SYDNEY: Players will boycott an Australia A tour of South Africa this month in an escalation of their bitter dispute with Cricket Australia unless a new pay deal is agreed, the Australian Cricketers’ Association said Sunday.
The players’ union held an emergency meeting in Sydney where they decided to take action for the tour beginning on July 12 unless a new Memorandum of Understanding (MOU) was signed with CA by Friday.
ACA chief executive Alistair Nicholson said a “significant breakthrough” was needed for the South Africa tour to proceed.
The latest development in the stalled pay row comes after both parties failed to reach an agreement on a new MOU before Friday’s deadline after months of protracted negotiations.
It leaves as many as 230 male and female players unemployed and threatens fixtures including this year’s prestige home Ashes series.
“They don’t intend to tour but the reality is they don’t fly out of the country until Friday,” Nicholson told reporters of the Australia A tour.
“So the players are going to go into camp as planned and hopefully we can make some progress with regards to the MOU.
“There would need to be a significant breakthrough on the key issue of the revenue sharing model.”
CA said in response it would never force any players to play for an Australian team.
“Australia A is a development tour which gives players an opportunity to perform at a high level,” CA said in a statement.
“It is therefore surprising that players would elect not to tour, however CA has never, and would never attempt to force anyone to play for an Australian team who is unwilling to do so.
“CA remains ready to negotiate a new MOU and has again called on the ACA to show genuine flexibility and commence negotiations in the best interests of the players and the game.”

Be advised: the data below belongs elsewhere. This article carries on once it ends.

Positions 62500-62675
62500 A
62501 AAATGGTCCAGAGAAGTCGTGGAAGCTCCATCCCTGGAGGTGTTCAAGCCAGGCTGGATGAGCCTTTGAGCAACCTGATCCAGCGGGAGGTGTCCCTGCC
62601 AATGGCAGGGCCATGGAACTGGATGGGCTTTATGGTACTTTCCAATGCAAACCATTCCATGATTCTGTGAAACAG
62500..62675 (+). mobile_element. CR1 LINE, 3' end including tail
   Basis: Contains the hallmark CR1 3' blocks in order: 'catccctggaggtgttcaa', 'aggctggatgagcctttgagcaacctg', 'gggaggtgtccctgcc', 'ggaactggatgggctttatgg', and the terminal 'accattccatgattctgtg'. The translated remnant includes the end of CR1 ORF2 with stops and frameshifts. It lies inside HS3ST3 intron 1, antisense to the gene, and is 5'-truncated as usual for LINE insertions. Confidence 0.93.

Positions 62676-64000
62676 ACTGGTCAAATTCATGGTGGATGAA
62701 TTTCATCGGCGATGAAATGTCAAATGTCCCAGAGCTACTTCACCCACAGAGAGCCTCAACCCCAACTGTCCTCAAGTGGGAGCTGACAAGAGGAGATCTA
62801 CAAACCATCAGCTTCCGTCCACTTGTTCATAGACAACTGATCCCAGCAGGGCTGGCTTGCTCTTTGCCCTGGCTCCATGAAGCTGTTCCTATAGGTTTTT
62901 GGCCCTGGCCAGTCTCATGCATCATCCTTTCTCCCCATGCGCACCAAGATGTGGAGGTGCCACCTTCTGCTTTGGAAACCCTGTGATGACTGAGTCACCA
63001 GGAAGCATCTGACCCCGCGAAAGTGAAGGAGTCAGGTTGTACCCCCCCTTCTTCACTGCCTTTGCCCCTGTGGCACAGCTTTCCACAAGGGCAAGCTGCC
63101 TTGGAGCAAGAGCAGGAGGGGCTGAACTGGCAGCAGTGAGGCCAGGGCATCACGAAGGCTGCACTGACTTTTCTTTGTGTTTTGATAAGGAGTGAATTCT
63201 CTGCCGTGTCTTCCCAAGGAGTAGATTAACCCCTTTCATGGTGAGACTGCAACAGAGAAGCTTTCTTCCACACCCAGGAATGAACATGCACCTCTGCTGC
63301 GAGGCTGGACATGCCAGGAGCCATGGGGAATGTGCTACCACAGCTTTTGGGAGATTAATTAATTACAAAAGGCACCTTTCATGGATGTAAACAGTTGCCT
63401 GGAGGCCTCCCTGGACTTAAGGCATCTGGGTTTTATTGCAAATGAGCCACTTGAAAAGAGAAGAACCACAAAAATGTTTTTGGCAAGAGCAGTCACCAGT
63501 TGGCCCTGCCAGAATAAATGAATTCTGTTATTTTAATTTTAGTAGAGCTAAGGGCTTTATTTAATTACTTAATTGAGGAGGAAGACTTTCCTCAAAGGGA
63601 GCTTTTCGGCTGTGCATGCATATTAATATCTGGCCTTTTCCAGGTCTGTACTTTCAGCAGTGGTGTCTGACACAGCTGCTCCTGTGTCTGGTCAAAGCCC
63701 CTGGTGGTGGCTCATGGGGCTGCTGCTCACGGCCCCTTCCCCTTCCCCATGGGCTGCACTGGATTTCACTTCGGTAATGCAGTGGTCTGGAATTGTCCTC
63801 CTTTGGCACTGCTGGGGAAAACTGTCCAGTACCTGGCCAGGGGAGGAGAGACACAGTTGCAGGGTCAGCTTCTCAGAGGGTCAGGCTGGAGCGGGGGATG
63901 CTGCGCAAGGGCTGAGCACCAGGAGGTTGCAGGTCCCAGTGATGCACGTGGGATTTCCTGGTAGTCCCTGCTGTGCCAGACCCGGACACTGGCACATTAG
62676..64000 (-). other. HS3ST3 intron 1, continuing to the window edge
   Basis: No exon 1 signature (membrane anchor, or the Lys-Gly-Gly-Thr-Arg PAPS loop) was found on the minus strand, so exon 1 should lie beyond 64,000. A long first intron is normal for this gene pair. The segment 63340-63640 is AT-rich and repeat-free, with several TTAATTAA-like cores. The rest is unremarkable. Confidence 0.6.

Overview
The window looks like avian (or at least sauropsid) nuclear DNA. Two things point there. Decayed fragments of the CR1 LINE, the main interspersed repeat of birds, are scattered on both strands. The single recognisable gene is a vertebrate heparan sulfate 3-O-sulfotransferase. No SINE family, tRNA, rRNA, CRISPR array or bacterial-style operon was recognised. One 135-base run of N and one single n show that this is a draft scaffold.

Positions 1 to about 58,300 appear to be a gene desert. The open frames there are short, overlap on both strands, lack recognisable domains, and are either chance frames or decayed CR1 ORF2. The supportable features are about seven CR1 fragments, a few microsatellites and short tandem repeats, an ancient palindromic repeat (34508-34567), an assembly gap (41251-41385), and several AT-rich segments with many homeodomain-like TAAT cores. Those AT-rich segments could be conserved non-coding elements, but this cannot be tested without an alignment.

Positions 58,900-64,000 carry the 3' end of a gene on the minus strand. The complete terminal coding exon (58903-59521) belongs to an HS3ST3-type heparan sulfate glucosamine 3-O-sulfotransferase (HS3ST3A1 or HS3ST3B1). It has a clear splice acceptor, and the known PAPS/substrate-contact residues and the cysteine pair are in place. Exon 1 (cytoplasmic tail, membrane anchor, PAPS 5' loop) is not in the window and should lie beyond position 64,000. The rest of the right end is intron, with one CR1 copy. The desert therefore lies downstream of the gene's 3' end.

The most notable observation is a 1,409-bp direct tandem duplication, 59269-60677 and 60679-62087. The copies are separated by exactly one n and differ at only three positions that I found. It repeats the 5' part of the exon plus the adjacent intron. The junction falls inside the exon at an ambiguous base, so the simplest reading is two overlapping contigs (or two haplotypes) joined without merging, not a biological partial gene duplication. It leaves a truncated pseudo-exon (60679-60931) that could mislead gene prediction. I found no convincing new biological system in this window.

– Players ‘very united’ –
The players’ union decision also includes players who are on multi-year deals with their respective state teams and who will refuse to play without an MOU.
“It’s not an easy thing to do… but we are very united,” Australia A captain Usman Khawaja told reporters.
“We’re still going to be training this week. Hopefully something can be resolved, but if it’s not, it’s a tough decision that sort of has to be made,” he said.
“Not to go is a sacrifice in some respects, but we see the broader picture.”
The ACA also warned that upcoming Australian tours to Bangladesh and India were also under threat.
“Players expressed a strong desire to tour both Bangladesh and India and urged CA to support them by renewing an MOU on fair terms, allowing the tours to proceed,” the ACA said.
“However, due to the fact of unemployment and the resolution and an absent MOU there are no professional cricketers presently obliged or available to tour.”
Australia’s Test tour to Bangladesh is from August and the one-day international series is in India in September.
In the absence of a new deal the players also discussed the prospect of the ACA taking control of their playing rights and selling them to the governing body.
“The venues are all booked. The schedule is there. It’s just a different way to get the players playing cricket,” Nicholson said. “An agreed MOU remains the clear preference.”
Looking further ahead, the ACA said that in the event of a dispute which could threaten this year’s Ashes series with England, the association would look at offering the players back to CA “on the right terms”.
CA and the players’ union have hit an impasse after the board attempted to scrap the 20-year-old arrangement of giving players a fixed share of revenues, in favour of dividing surpluses among elite players and offering a pay rise.